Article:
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Chapman, McFerrin Lead Grammy Race : Baker, Sting, Michael, Winwood Also Capture Mutliple Nominations

January 13, 1989|DENNIS HUNT | Times Staff Writer

Tracy Chapman won the nominations derby Thursday in the first leg of the record industry's 31st annual Grammy Awards competition.

The folk-minded singer-songwriter's six nominations nosed out jazz singer Bobby McFerrin, who had five, and pop-jazz artist Anita Baker, who picked up four.

Chapman's self-titled debut album, which has sold more than 2 million copies, features the hit single "Fast Car." Her nominations are for best record, album, song, pop vocal, contemporary folk record and new artist.

If the 24-year-old Boston-based artist wins in all categories, it will be the biggest sweep in the history of the recording industry awards. Winners will be announced Feb. 22 during a nationally televised ceremony at the Shrine Auditorium.

McFerrin, who has won five jazz Grammys, was introduced to pop audiences through his hit single "Don't Worry, Be Happy." Besides being nominated for that record, he was also cited for best album ("Simple Pleasures"), pop vocal and song ("Don't Worry, Be Happy"). He was also nominated in the jazz vocal category for a work contained in Rob Wasserman's "Duets" album.

Three-time winner Anita Baker, cited for her hit single "Giving You the Best That I Got," is competing in four categories--best record and song as well as R & B song and R & B vocal.

For best record, Baker's single, Chapman's "Fast Car" and McFerrin's "Don't Worry, Be Happy" are up against Michael Jackson's "Man in the Mirror" and Steve Winwood's "Roll With it."

Winwood's single is from his "Roll With it" album, which is also up for album of the year. His competitors are Chapman, McFerrin, Sting (". . . Nothing Like the Sun") and George Michael ("Faith").

Winwood, who became the first artist to be nominated for best record three years in a row, was also nominated this year for best pop vocal. Sting, a four-time winner, is also up for three awards, including pop vocal and song ("Be Still My Beating Heart").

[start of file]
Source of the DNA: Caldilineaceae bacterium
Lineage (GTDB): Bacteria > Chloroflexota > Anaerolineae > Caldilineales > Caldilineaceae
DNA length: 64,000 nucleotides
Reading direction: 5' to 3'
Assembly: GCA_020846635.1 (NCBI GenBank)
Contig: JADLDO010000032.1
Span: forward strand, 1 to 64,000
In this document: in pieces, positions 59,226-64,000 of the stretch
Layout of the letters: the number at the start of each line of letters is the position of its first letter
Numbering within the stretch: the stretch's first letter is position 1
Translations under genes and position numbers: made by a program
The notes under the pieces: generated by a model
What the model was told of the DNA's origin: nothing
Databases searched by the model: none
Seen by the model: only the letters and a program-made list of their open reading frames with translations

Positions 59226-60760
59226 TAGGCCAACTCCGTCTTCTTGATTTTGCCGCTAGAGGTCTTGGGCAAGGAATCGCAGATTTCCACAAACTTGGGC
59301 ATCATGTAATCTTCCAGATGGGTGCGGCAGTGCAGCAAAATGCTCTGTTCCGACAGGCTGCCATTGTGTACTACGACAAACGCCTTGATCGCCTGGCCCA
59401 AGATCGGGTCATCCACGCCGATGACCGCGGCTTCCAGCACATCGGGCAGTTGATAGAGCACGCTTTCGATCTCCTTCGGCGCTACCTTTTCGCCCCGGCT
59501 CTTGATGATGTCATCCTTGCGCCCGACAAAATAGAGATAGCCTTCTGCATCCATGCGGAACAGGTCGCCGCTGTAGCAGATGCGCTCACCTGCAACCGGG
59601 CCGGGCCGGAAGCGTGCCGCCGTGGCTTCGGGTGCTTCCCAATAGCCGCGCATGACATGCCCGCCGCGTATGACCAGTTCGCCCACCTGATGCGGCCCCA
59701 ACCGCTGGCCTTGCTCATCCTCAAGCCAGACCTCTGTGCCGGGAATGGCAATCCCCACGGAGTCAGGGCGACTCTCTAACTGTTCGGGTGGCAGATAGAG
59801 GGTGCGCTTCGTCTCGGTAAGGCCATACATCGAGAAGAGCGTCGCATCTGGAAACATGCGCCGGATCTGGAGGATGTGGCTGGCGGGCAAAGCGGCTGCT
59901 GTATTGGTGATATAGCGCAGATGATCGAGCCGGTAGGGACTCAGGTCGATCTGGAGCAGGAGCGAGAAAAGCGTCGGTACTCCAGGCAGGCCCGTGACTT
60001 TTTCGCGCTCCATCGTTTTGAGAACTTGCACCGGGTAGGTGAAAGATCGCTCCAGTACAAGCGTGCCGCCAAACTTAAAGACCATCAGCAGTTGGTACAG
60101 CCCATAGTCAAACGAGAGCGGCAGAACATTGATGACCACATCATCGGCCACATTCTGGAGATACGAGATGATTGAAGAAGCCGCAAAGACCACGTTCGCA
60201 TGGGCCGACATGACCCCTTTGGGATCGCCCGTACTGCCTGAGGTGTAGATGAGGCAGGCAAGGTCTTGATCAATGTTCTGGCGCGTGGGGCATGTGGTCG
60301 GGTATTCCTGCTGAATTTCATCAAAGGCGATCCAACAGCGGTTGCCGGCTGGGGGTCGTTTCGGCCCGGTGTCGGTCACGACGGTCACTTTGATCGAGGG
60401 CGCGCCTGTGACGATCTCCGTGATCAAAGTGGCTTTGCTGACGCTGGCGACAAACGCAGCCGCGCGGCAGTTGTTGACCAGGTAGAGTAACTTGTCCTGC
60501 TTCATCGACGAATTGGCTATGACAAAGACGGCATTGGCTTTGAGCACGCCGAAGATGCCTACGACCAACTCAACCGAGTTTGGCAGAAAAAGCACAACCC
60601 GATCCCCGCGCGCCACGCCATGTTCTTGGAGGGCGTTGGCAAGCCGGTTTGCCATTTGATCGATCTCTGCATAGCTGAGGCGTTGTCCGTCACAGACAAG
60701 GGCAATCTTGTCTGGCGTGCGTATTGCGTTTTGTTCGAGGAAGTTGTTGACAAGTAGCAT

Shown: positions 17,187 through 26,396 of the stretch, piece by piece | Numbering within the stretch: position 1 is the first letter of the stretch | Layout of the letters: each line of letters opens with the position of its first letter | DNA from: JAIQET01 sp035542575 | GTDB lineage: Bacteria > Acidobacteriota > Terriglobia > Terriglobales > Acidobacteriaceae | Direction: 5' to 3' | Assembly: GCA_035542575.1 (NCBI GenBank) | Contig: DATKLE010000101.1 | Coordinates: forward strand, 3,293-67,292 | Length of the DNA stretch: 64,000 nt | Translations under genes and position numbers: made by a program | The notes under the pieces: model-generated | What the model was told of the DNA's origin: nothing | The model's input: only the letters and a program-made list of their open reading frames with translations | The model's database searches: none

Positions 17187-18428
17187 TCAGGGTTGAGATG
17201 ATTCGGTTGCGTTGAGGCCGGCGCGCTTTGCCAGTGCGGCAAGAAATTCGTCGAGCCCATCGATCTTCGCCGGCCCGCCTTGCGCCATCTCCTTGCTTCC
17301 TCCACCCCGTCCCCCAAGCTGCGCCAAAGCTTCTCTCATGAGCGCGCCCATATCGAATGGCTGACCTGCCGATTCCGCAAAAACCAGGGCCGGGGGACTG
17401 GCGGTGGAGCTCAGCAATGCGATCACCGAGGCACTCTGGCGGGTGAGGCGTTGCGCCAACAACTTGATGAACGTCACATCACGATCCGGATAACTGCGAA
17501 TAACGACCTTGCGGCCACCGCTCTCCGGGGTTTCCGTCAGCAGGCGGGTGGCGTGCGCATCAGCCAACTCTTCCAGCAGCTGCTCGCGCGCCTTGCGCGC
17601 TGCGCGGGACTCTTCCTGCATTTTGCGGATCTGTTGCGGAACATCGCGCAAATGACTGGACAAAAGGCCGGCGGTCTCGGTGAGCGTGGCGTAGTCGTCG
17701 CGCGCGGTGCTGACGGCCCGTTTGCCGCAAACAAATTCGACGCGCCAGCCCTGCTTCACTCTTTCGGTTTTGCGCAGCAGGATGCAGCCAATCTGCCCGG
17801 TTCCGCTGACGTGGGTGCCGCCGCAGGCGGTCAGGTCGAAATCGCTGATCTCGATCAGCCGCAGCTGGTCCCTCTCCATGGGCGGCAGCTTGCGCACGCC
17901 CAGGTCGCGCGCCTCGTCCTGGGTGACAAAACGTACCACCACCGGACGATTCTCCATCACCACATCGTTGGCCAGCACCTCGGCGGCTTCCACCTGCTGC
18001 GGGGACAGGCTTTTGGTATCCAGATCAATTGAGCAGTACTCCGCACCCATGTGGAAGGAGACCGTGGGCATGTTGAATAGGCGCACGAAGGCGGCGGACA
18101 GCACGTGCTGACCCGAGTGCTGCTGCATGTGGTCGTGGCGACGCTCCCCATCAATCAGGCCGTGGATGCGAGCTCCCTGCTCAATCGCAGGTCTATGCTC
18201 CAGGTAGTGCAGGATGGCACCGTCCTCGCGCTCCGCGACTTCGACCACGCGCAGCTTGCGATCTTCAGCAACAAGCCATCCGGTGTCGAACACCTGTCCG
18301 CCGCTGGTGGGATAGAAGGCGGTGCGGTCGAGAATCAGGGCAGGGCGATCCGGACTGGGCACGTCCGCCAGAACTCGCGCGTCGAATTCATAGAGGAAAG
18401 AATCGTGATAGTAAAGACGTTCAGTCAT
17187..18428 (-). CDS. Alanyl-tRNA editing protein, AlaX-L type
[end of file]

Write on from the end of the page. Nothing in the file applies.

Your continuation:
For best song, a songwriters' award, Sting's challengers are Chapman, McFerrin, Baker and the team of Brenda Russell, Jeff Hall and Scott Cutler, who were nominated for "Piano in the Dark."

This year's big surprise was the failure of British pop sensation George Michael to nab more than two nominations. Michael had figured to be among the leaders in nominations because his "Faith" album received generally favorable reviews and sold more than 6 million copies. Besides the "Faith" album nomination, Michael's only other nod was for pop vocal.

In the best new artist category, Chapman is up against Rick Astley, Toni Childs, the group Take 6 and Vanessa Williams, the dethroned Miss America. Williams made the national pop charts last year with a single, "The Right Stuff."

The winners in the 76 pop and classical categories will be determined by a vote of the more than 7,000 members of the National Assn. of Recording Arts and Sciences. Records released in the United States between Oct. 1, 1987, and Sept. 30, 1988, were eligible.

Two new categories were added this year: rap and hard-rock/metal. The rap nominees included L.L. Cool J, D.J. Jazzy Jeff & the Fresh Prince, Salt-N-Pepa, J.J. Fad and Kool Moe Dee. In hard-rock/metal, the competitors are Metallica, AC-DC, Iggy Pop, Jethro Tull and Jane's Addiction.

Last year, male and female rock vocal nominees were lumped together because there were too few eligible female entries. Since this was banner year for female rockers, they have their own category again. The rock female finalists are Pat Benatar, Melissa Etheridge, Toni Childs, Sinead O'Connor and Tina Turner. The male rock nominees are Eric Clapton, Rod Stewart, Robbie Robertson, Robert Palmer and Joe Cocker.

Vying with Anita Baker for the female R&B vocal award are Pebbles, Taylor Dayne, Karyn White and Vanessa Williams.

The male R & B contenders are Luther Vandross, Stevie Wonder, Terence Trent D'Arby, Teddy Pendergrass and Al B. Sure!.

In country, the finalists in the best vocal category are Emmylou Harris, K.T. Oslin, K.D. Lang, Reba McEntire and Tanya Tucker. For the male award, the challengers are Dan Seals, Dwight Yoakam, Rodney Crowell, Randy Travis and Lyle Lovett.

There were few surprises in the classical field. Perennial nominees Vladimir Horowitz, Robert Shaw, Georg Solti and Leonard Bernstein--perhaps a sentimental favorite in his 70th year--filled the best album choices.

Trendy long shots from both early and new music appeared on some of the lists. Period specialists Roger Norrington and the London Classical Players received a best orchestral recording bid for their Beethoven's Ninth, and "Nixon in China" was an inevitable nominee for best opera recording.

Also on the best opera list was "A Quiet Place," by Leonard Bernstein and Stephen Wadsworth. Those two new operas headed the best contemporary composition category, which was completed with William Bolcom's Symphony No. 4, Ned Rorem's String Symphony (a best-album pick in the Shaw performance), and "Amour" by Karlheinz Stockhausen.

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